Hoeven: Energy & Environmental Research Center Wins $25,000 Award in GE and Statoil Joint Competition

WASHINGTON – Senator John Hoeven, who serves on the U.S. Senate Energy Committee, today announced that University of North Dakota’s (UND) Energy & Environmental Research Center (EERC) has won a $25,000 award in the General Electric (GE) and Statoil joint competition for unconventional energy innovations. The EERC was one of five winners in the companies’ inaugural Open Innovations Challenge focused on addressing the use of sand in unconventional operations.

“Once again, the innovative work being done by the EERC on the UND campus has won the support of major energy concerns,” Hoeven said. “This, and the work they are doing in Carbon Capture and Sequestration technology, as well as other areas, is helping to produce more energy with better environmental stewardship for our country.”

Sand and water are two of the most transported products used in hydraulic fracturing. The challenge was to reduce the weight of the sand product used in the process and therefore reduce the number of truck trips necessary to transport it. The EERC answered the challenge by developing a lightweight, locally sourced ore that is 40 percent lighter than the product currently being used.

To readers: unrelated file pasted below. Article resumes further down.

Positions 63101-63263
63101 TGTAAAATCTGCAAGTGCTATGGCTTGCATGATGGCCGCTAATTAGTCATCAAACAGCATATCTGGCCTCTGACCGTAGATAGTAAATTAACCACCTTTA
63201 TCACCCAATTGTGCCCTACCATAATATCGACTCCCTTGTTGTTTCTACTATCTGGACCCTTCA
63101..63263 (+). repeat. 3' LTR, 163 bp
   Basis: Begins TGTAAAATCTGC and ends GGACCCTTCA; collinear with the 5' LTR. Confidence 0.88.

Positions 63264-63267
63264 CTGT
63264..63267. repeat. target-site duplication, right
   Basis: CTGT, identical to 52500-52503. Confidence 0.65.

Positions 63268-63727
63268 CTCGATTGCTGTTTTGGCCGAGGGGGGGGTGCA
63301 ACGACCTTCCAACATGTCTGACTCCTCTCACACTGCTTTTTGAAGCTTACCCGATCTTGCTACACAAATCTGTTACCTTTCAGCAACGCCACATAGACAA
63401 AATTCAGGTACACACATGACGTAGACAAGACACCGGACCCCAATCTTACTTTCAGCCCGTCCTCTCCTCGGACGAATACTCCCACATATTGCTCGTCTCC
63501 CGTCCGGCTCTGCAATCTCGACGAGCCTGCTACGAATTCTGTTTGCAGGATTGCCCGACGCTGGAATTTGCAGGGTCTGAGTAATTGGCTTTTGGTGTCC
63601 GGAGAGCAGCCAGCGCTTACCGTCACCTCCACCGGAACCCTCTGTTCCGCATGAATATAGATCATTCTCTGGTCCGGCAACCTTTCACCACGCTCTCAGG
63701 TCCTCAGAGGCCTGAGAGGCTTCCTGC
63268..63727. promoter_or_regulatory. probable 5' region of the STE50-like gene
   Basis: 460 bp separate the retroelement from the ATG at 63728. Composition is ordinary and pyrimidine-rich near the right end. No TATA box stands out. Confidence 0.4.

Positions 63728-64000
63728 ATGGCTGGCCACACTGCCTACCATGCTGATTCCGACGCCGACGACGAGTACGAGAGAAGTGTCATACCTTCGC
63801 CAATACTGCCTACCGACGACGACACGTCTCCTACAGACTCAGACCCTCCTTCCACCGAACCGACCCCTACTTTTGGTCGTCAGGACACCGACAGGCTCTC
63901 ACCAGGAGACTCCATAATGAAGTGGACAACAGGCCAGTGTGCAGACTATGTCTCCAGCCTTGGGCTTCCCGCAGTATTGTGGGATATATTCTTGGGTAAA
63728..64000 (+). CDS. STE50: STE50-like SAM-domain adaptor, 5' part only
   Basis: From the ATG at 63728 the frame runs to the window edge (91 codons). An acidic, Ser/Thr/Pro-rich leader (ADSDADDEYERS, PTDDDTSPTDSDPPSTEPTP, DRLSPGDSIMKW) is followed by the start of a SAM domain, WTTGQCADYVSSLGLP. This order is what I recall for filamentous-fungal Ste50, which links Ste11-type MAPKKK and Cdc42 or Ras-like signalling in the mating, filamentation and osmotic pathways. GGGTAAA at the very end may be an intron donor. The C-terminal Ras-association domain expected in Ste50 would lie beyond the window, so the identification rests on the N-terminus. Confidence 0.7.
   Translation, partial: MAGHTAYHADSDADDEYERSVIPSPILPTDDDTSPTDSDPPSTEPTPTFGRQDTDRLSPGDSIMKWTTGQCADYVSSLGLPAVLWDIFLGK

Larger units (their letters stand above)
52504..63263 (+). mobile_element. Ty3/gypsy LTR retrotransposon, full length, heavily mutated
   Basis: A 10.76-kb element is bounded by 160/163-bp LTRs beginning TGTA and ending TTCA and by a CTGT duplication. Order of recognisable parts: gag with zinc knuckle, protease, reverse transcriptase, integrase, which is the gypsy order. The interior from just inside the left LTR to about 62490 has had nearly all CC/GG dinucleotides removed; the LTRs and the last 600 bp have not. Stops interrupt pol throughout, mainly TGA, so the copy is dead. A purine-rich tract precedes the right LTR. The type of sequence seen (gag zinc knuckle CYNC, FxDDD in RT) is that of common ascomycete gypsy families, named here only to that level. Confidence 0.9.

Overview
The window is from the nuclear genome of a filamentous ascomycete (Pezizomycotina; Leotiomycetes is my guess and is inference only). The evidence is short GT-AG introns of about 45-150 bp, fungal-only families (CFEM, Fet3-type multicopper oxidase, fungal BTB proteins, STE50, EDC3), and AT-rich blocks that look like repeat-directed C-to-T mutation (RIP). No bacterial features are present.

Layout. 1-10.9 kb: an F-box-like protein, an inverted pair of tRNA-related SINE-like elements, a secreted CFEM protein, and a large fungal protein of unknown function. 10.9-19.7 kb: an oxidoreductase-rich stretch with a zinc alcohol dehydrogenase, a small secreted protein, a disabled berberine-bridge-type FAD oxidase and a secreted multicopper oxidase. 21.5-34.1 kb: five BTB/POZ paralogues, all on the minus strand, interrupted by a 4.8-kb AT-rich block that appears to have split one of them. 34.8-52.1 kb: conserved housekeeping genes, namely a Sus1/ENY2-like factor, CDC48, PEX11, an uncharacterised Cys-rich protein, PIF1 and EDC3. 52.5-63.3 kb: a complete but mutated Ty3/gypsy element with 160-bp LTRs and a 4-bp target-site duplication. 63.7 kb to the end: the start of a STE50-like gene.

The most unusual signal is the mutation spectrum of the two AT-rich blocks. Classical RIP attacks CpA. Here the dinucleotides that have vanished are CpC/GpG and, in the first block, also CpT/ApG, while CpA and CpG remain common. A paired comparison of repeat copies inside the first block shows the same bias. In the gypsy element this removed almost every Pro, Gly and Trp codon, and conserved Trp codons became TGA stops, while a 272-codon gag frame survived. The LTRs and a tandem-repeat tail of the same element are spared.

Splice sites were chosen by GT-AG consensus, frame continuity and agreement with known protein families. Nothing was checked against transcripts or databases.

The award makes the EERC eligible for additional funding from an available discretionary prize pool of $375,000 for potential development or commercialization.

In May, Hoeven announced that the U.S. Department of Energy (DOE) had entered into a two-year Cooperative Agreement with the EERC to conduct research and develop technologies to reduce carbon emissions from fossil fuels. The collaboration is funded through the Office of Fossil Energy and administered by the National Energy Technology Laboratory. 

Last summer, the senator arranged a meeting between Energy Secretary Ernest Moniz, EERC Director Tom Erickson and Associate Director for Research John Harju to request the Collaborative Agreement, which the DOE announced in May.